Wall painted in Resene Cabbage Pont, floor in Resene Lime White and stool in Resene Sakura. Chairs from Good Form.

Resene Madison 

Speaking of saturated wall colours, another easy-to-love option is deep marine blue. As the most universally loved colour, blue never really fades from popularity – making it a timeless choice in the truest sense of the word. But blue is also currently experiencing an upswing on both on the catwalk and in the decorating world; however, in this instance, you’ll want to look to warmer options over cooler greyed ones if you want your choice to touch into trend territory. 

While it may not be immediately evident at first glance, Resene Madison actually has a great deal of yellow undertone to it. This adds a lot of warmth to the hue and sets it apart from other deep aquatic blues in terms of its ability to be mixed and blended with other trending tones.

The reason this is especially important right now is that we’re right at the beginning of a warm neutral cycle. Although other colour families can experience strong shifts in tone from one year to the next (or even one season to the next), it takes a good twenty or so years before we see significant changes to preferred neutrals. While cool greys were all the rage in the first two decades of the new millennium, this decade (and likely the next) will belong to creams, beiges and browns.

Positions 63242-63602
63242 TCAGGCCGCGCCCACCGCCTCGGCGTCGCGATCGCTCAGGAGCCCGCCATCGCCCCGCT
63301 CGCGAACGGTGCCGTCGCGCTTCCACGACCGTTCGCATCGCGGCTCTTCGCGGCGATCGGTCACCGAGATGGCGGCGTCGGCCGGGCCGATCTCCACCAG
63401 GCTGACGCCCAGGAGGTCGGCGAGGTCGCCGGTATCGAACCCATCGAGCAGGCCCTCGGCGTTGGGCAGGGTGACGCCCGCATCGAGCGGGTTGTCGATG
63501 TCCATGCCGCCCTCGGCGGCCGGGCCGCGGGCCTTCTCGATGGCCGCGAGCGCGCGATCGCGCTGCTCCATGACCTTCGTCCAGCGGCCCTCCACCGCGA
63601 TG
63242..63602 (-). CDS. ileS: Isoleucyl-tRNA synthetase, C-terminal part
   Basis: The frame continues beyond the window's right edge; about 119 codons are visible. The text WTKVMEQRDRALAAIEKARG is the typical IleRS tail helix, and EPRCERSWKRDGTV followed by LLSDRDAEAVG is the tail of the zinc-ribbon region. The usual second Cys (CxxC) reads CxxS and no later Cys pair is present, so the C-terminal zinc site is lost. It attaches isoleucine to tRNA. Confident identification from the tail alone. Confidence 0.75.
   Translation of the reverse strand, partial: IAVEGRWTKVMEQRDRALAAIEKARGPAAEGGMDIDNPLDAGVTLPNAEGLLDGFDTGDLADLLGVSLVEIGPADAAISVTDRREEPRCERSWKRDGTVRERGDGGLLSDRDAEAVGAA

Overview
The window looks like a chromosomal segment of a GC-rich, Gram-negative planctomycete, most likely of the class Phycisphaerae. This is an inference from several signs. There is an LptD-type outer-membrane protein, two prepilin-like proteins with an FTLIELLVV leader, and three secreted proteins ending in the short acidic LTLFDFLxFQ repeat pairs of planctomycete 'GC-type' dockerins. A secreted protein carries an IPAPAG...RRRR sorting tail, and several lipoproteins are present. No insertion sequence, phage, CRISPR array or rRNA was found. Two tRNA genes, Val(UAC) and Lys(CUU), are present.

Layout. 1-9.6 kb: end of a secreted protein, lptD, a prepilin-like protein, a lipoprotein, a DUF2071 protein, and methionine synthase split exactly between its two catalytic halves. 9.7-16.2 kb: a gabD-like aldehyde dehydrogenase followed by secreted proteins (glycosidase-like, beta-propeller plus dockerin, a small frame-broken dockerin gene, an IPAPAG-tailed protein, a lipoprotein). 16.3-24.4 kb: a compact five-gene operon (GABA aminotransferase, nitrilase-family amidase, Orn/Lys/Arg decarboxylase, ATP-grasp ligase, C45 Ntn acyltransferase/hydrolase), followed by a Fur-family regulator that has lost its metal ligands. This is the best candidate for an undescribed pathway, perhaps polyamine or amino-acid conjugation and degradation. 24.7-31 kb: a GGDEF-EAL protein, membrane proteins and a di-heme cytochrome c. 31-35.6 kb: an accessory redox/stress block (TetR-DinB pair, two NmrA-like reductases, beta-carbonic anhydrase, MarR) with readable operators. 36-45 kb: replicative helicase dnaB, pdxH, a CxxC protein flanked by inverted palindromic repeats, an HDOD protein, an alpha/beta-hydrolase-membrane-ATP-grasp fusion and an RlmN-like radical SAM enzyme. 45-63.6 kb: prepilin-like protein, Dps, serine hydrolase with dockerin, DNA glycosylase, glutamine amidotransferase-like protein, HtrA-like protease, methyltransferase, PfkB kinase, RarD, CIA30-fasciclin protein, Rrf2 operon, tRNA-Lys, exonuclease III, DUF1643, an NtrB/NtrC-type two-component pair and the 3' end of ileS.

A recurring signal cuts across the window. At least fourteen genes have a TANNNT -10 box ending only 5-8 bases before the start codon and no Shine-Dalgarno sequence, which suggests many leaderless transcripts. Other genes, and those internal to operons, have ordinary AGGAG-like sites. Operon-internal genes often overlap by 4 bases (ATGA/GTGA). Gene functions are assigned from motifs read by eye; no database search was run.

So by picking a warm and watery blue like Resene Madison, you’re setting your client up with a colour that should have staying power for more than a decade yet to come. And it’s just as ripe and ready to be layered with today’s popular ambers, creams, browns and terracottas such as Resene Soft Amber, Resene Bianca, Resene Rebel and Resene Tuscany as it is to support other beloved classic colours like Resene Duck Egg Blue, Resene Dusted Blue and Resene Pohutukawa.

Wall painted in Resene Madison. Coffee table from Good Form. Carafe, tumbler, bowls and soapstone vessel from Città.

Resene Swans Down

If a deep blue isn’t going to fly with your clients, it’s smart to apply a similar strategy for choosing a lighter variation and opt for a pale blue that has yellow undertones. Warm and crystalline Resene Swans Down is absolutely on the mark in terms of what’s hot, and you’re likely to see lots of this hue evident in shops and magazines.